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Texas Transformation

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Rayon (Jared Leto) stands by her business partner, Ron Woodroof (Matthew McConaughey), when he has contracted HIV.
Rayon (Jared Leto) stands by her business partner, Ron Woodroof (Matthew McConaughey), when he has contracted HIV.

Oscar buzz for actor/musician Jared Leto in ‘Dallas Buyers Club.’
by David-Elijah Nahmod

SEE ALSO: Houston Buyer’s Club below

Though Matthew McConaughey is the top-billed star of the new film Dallas Buyers Club, it’s musician/actor Jared Leto who’s getting the Oscar buzz. Leto gives a barrier-breaking performance as Rayon, a transwoman with AIDS, in the nonfiction AIDS drama set in 1980s Dallas.

The actor lost around thirty to forty pounds in order to convincingly portray the final days of Rayon’s HIV- and heroin-ravaged life. “I stopped eating,” he says. “After the shoot, I started eating again.” He admits that it wasn’t easy.

Though he is neither gay nor trans, Leto found much in Rayon that he could relate to. “You find things like the desire to be loved,” he says. “I loved her charm, grace, and levity. I felt complete in drag—it was right, as she wanted to be. I think she was in a process of discovery, so it was fun to invent her.”

Leto as Rayon
Leto as Rayon

As the story unfolds, Rayon enters into a business partnership with rough, straight Ron Woodroof (McConaughey). Woodroof, a foul-mouthed, hard-drinking homophobe in Dallas, contracted HIV in 1985, just as the epidemic was escalating. He decides to fight back when the doctors give him just thirty days to live.

Against his doctor’s advice, he walks out of the hospital and heads south. At a run-down clinic in Mexico, he’s given an “alternative” treatment and regains his health. Soon, with Rayon’s help, Woodroof is illegally importing a smorgasbord of drugs and herbs from around the world, none of which are approved for use in the U.S. Working out of a Dallas motel room, Woodroof sells his stash to whoever has cash in hand. As the local gay community lines up outside his door, Woodroof softens his antigay stance.

The film is based on a true story; Woodroof was in fact the subject of a 1992 profile in the Dallas Morning News.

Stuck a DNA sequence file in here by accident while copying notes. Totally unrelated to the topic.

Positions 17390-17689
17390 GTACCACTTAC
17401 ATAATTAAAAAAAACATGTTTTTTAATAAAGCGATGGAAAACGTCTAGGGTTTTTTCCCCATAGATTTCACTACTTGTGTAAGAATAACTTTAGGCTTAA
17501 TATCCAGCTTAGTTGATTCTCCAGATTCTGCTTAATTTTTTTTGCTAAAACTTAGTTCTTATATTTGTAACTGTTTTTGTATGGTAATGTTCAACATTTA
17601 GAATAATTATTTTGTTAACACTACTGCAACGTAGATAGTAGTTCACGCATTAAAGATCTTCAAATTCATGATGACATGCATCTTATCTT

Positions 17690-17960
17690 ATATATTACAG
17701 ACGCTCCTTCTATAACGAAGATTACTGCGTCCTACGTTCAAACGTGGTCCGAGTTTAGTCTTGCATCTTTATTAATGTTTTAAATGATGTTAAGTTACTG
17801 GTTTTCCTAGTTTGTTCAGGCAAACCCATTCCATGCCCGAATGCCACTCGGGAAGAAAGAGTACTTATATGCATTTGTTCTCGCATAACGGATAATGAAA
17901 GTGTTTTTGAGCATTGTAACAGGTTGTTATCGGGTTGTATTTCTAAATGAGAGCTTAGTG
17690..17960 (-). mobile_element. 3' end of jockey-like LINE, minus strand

“This is an American story, not overtold,” says Leto. “It’s great that it got made—it was in development for twenty years. It’s a timely film—so much of this battle rages on.”

The battle to get lifesaving drugs approved is dramatized when the Food and Drug Administration steps in. Ignoring the fact that Woodroof has been saving lives, the FDA tries to shut him down. As Woodroof fights not only for his clinic, but for his life, Rayon falls in love with a young hustler (BradforJared Letod Cox).

Together, Rayon and her unnamed boyfriend descend into a haze of drug abuse. As her body begins to shut down, Rayon dons male attire to visit her conservative dad and beg for money to give to Woodroof in order to help keep his clinic open. Her father looks at her with disgust. As Rayon weeps, her father calls her by her birth name, Raymond, but then gives her the money.

The gut-wrenching scene packs an emotional wallop, and Leto’s fully realized characterization is indeed Oscar worthy. The actor spoke about what he hopes his performance, and the film, will mean to moviegoers: “A greater understanding would be nice,” he says. “Some empathy.”

He’s sure that the film will reach a wide audience and not just preach to the converted. “I was told by an eighty-year-old woman that the film was life-changing for her,” he says. “Film has the power to change us. Stories change us.”

Look for Dallas Buyers Club in theaters on November 1.

David-Elijah Nahmod lives in San Francisco. His eclectic writing career includes LGBT publications, monster magazines, and the Times of Israel.

HoustonBuyersLogoSIDEBAR

Montrose Community: Mission Accomplished
The Houston Buyers Club/Expert Nutrition was there for our community for over twenty years. It now needs your help

Expert Nutrition, formerly the Houston Buyers Club, has served the Houston Montrose Community for over twenty years. Its original mission “to provide nutritional education and affordable nutritional supplements to people living with chronic health conditions” has been accomplished. It is now time for this nonprofit to close and redirect its focus, but in order to do this it needs to raise funds for outstanding obligations and close the books. If you would like to help, the organization has created a funding page. Currently they have raised $1,230 toward their goal of $8,000. If you would like to lend a hand with a tax-deductible donation, please visit: gofundme.com/2ll70w.

 

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